Kids’ school lunches

My friend Hanan and I have had many discussions about encouraging healthy eating in kids.  Last week she sent me an email that touched a major nerve in me. Here’s part of what she said:

I really want to improve what goes into [her son’s] lunch box. He always looks at what’s in Imogen’s [my daughter’s] lunch box and says ‘she’s the only one with a healthy lunch’.  Would you please share what you give Imi for lunch over a couple of weeks period?

My ambition is for our kids to set the standard for other kids to demand better food for lunch and not the opposite as been happening here:  ‘all other kids have bars [i.e. snack bars of some sort – many of them absolute junk]!’. Maybe you could post this on your blog or in the newsletters. I’m thinking it can also be given as a handout to parents wanting to improve their kid’s diet at school.

Hear, hear! So here goes – a rundown of the contents of Imogen’s lunch box over the course of last week:

Monday: salad with tahini, wholegrain mustard and balsamic vinegar dressing (yes, my kids have exotic tastes) and a thermos of leftover bean and vegetable soup.

Tuesday: salad sandwich on Bill’s Organic Rye Bread, spread with tahini on one slice and avocado on the other.

Wednesday: leftover pumpkin and chick pea curry in a thermos, and a container of raw vegie sticks + a ‘lettuce surprise’ – a dried fig wrapped up in a lettuce leaf.

Thursday: green smoothie made from raw  spinach, a banana, an orange and some frozen berries; with a container of raw vegie sticks.

Friday: salad with dressing made from fresh and sundried tomatoes, tahini, lemon juice and parsley, whizzed in my Thermomix until smooth and creamy; with leftover polenta-crusted pot pie that I’d cooked for dinner the previous night – dang, now I’ll have to post the recipe for that one!

Now, these foods may not be to your kids’ tastes. Mine have grown up on vegies, legumes, fruits, nuts and seeds and other whole, natural foods, so they enjoy these foods and really don’t like the taste of salty, overly sweet processed foods. It may take a while to transition your kids to healthy eating in general, and healthy school lunches in particular.

How can you make that transition smoother? Talk to your kids about food! In my household, we talk about food a lot: what’s healthy and what’s not, and how we tell the difference (basically, can you look at the food and identify what it came from, or are its origins lost in the impenetrable mists of industrial food processing?) ; what other people believe about food and why they think that way (advertising, tradition and cultural beliefs); how people’ tastes are shaped by the food they eat in early life; the link between what we eat and how we feel day to day, and also what state of health we’ll be in as we get older; and so on. We also discuss food and beverage advertising, pointing out to our kids how advertisers use music, colour, attractive actors and carefully-worded slogans to implant particular ideas about the product into people’s unconscious minds, including creating the conviction that their product will meet some deep-seated need that we weren’t even aware we had until we watched the ad.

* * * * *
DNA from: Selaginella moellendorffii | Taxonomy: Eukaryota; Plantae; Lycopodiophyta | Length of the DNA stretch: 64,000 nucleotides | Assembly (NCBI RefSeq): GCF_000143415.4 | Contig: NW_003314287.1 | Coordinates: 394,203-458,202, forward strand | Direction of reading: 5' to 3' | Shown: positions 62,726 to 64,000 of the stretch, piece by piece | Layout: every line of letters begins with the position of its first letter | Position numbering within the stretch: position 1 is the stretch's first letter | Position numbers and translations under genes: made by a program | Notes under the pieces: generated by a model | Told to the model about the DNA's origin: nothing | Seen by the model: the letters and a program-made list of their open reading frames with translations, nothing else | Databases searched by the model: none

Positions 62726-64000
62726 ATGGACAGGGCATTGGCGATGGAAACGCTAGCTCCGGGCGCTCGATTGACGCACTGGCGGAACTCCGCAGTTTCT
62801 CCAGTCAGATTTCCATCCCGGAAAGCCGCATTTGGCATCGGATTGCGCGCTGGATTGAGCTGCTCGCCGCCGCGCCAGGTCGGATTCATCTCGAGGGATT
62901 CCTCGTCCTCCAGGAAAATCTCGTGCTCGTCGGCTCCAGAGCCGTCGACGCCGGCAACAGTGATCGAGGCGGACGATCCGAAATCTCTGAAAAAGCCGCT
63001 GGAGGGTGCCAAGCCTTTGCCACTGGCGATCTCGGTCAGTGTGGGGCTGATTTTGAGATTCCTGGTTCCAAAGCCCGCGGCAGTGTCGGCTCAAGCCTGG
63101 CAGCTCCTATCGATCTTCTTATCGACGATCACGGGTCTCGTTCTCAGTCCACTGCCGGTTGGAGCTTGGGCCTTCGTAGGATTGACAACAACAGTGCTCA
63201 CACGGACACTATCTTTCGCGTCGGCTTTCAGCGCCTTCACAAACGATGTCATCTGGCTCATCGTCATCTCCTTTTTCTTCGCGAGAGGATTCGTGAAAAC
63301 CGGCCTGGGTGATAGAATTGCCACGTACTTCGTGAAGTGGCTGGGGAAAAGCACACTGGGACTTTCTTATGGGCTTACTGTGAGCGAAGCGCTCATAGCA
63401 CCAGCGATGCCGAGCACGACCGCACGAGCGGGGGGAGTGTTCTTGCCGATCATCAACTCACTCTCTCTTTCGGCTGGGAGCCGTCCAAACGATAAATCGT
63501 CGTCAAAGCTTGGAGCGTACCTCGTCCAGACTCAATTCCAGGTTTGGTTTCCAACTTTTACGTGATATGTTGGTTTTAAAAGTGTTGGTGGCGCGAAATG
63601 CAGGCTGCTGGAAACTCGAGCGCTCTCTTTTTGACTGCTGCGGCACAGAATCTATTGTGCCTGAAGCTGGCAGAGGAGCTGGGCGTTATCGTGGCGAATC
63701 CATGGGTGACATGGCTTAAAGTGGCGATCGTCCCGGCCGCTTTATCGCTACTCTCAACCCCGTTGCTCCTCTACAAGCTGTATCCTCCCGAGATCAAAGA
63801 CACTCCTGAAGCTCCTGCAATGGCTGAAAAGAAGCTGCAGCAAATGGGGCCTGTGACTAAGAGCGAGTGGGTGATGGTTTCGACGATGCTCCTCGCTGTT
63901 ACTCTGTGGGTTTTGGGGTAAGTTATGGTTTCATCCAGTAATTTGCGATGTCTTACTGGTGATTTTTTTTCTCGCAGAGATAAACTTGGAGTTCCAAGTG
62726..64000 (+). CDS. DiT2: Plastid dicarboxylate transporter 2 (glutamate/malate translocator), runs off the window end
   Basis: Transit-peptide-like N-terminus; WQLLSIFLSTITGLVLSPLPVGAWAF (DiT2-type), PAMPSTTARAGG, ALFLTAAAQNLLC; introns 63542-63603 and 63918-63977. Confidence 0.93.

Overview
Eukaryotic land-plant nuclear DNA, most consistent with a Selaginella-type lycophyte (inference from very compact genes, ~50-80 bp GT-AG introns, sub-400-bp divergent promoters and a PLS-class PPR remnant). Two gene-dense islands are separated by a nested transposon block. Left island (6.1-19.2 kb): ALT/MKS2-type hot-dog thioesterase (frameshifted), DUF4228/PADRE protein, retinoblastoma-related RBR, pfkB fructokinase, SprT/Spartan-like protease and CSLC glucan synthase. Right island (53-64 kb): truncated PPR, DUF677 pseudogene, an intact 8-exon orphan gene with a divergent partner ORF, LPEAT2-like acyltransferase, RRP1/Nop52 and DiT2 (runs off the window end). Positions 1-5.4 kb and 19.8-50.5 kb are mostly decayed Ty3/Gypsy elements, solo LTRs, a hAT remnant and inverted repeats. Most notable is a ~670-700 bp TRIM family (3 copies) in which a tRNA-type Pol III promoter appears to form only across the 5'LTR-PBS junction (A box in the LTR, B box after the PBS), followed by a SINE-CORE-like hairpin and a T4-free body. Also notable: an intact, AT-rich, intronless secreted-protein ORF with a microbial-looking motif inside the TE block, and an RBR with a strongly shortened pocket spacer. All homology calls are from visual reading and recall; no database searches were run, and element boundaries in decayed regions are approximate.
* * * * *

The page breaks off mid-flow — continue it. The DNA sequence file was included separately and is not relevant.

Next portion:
I aim to prepare healthy food in ways that taste delicious too, of course – few people will willingly eat food that tastes awful to them just because they know it’s ‘good for them’! And my kids are part of that process of experimentation, often suggesting combinations of foods that sound pretty terrible, but sometimes end up tasting rather good!

On a lighter note, my school lunch discovery of the year is the MunchPod – a groovy lunch container made by Smash, that keeps food warm for hours. It has a wide mouth, perfect for filling with chunky soup, and no glass to get smashed in kids’ backpacks. All you have to do is fill it with boiling water and let it sit for 5 minutes while you warm up the soup or other hot food (I use my Thermomix to reheat soup, curry etc – no burnt pans and no need to stand there stirring it), then tip out the water, pour in the hot meal, and voila. It’s still piping hot by lunch-time. I bought 2 MunchPods – 1 hot pink, 1 blue; guess whose is whose – in Coles at the beginning of winter, and the kids have been loving their hot meals on cold days. I’ll keep using them in the summer to send green smoothies along to school.

My biggest frustration is my kids’ school’s nut-free policy, which prevents me from sending dried fruit and nut balls as snacks, and nut-based salad dressings and dips. Unfortunately we have anaphylactic children in each classroom, so to protect them we have to keep the nuts out of the lunchbox. Interestingly though, the latest research suggests that preventing children from having any contact with peanuts when they’re young, actually increases the risk of them developing nut allergy and anaphylaxis.

Now for your thoughts. Please post about your experiences with school lunches – triumphs. flops and frustrations. Let’s further Hanan’s vision of kids who demand healthy food for lunch!

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2 responses to this post.

  1. Posted by Hanan on August 20, 2010 at 1:47 am

    Thanks a lot for sharing this Robyn. Food for thought on what to offer next 🙂

    Reply

  2. Posted by Sandra on July 1, 2011 at 10:09 am

    I also get frustrated with the no nut policty & am quite naughty and just send my daughter with nuts anyway!
    I have read from many sources that the easier way for people with nut allergys to overcome it is to have contact with nuts so perhaps i’m helping them out!!!!!!!
    I don’t ask people not to send their kids to school without dairy!

    Reply

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